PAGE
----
Merck To Lay Off 15 Percent Of Workers, Close Plants, Research FacilitiesThe New York Times: Drugmaker Merck announced it is closing eight research centers and eight manufacturing plants and laying off 15,000 people from its worldwide operations during the next two years because of its merger with Schering-Plough. "The restructuring is expected to save $2.7 billion to $3.1 billion in 2012, the company said. Meanwhile, the pretax cost of the initial phase of the cost-cutting program is expected to range from $3.5 billion to $4.3 billion, much of it in severance packages for employees." The two companies make many popular drugs such as brand name drugs to treat osteoporosis [Fosamax], allergies and asthma [Singulair] and a vaccine for HPV [Gardasil].
"In the first half of this year, drug makers announced that they planned to cut about 35,000 jobs, according to a report published last week by Challenger, Gray & Christmas. Last year, drug makers said that they planned to cut 51,549 jobs, the report said" (Singer, 7/8).
The Wall Street Journal: "The site closings are part of Merck's ongoing efforts to integrate Schering's operations following the $49.6 billion deal closing in November. They also illustrate attempts by major pharmaceutical companies to control costs as they grapple with drug patent expirations and low research productivity. Pfizer Inc. announced layoffs and site closures as a result of its $68 billion acquisition of Wyeth last year." Merck pledged to save more than $3.5 billion annually by 2012 as result of the deal (Loftus, 7/9).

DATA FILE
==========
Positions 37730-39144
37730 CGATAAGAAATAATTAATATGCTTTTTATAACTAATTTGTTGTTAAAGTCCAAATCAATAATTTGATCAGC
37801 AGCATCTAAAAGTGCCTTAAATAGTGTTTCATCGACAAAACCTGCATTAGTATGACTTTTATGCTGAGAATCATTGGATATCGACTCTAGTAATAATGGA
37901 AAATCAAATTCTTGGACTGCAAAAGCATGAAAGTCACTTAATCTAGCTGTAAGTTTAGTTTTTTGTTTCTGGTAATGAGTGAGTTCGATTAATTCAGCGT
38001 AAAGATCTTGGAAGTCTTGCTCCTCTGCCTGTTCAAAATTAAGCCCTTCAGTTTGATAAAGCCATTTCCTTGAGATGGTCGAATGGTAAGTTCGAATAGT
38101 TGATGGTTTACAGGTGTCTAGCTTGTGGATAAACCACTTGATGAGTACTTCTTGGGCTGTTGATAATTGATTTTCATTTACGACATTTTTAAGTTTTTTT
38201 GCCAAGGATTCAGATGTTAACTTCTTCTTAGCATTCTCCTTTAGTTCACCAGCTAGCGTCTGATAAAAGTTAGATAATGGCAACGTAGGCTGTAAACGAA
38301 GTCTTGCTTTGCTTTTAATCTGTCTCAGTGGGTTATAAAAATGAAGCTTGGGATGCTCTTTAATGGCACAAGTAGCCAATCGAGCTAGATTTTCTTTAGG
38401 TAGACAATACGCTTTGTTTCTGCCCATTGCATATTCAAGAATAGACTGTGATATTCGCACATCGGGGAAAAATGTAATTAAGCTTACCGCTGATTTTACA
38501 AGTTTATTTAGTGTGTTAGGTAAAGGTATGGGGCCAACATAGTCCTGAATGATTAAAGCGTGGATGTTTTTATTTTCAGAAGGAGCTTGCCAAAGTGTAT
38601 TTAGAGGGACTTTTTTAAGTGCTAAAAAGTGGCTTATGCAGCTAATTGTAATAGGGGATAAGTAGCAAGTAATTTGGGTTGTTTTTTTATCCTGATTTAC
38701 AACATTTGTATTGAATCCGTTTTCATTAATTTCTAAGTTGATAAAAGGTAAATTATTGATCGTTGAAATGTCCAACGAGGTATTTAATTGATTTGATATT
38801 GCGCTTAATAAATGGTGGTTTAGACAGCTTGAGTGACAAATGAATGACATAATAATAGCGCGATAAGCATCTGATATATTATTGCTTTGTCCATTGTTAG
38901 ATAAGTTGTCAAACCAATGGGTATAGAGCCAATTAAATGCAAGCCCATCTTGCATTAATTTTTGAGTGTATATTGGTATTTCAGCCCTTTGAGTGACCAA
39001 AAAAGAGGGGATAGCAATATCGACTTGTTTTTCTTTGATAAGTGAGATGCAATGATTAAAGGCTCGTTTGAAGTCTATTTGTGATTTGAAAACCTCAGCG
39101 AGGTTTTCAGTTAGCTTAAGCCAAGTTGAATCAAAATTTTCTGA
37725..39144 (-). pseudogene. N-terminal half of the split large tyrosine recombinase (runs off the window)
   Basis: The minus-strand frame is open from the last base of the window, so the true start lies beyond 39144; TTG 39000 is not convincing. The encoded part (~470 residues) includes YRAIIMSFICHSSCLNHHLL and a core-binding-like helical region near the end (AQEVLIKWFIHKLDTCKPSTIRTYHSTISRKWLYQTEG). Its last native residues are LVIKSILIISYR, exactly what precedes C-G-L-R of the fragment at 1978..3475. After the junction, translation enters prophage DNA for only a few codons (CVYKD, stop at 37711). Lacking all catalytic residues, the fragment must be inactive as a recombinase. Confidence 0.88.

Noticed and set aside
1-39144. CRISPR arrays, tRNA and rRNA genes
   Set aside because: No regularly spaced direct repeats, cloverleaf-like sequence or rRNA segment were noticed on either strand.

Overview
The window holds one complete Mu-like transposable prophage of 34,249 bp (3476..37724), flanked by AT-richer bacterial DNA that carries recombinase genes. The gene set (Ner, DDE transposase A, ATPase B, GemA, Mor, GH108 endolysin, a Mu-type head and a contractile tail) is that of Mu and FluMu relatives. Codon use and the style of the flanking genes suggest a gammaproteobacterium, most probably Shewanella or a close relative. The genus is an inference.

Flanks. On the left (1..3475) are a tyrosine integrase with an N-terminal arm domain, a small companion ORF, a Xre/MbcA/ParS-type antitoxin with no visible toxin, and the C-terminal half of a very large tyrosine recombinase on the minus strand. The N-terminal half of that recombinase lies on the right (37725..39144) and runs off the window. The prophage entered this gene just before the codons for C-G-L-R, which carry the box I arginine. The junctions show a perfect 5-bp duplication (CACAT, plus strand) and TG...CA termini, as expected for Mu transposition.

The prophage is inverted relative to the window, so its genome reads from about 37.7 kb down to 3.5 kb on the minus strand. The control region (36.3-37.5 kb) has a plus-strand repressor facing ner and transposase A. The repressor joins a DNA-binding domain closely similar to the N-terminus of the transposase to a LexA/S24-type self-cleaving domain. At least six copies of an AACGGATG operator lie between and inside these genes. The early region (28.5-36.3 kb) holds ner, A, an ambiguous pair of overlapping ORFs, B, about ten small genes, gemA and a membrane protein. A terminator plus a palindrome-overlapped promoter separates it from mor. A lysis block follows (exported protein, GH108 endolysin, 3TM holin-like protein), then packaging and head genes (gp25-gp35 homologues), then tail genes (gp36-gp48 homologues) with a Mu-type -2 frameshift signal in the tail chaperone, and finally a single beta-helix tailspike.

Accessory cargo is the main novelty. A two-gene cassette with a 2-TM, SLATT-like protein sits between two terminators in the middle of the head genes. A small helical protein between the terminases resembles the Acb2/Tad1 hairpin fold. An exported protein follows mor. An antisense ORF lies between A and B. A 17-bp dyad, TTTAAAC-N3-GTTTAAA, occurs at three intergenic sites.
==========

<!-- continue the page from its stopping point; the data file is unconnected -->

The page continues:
The Wall Street Journal, in a separate story: In other drugmaker news, Johnson & Johnson has begun disclosing payments it makes to doctors for the first time, "becoming the latest drug maker to try to improve transparency surrounding its marketing practices." The company's pharmaceutical divisions "began posting the names of doctors and the amounts they received from J&J on several company websites on June 30, said spokesman Mark Wolfe. The data cover payments made during the first three months of 2010. Like other drug makers, J&J, of New Brunswick, N.J., pays doctors and health-care professionals to serve as consultants for research, safety surveillance and other matters, and to speak to other doctors about uses of its products." The practice of paying doctors has come under fire from some that say the payments can create conflicts of interest in drug research and medical practice. "The new health-care overhaul law requires makers of prescription drugs and medical devices to report physician-payment data to the government, which the U.S. Department of Health and Human Services will make available on a public website. The annual reporting is to begin in 2013" (Loftus, 7/9). This is part of the KHN Morning Briefing, a summary of health policy coverage from major news organizations. Sign up for an email subscription.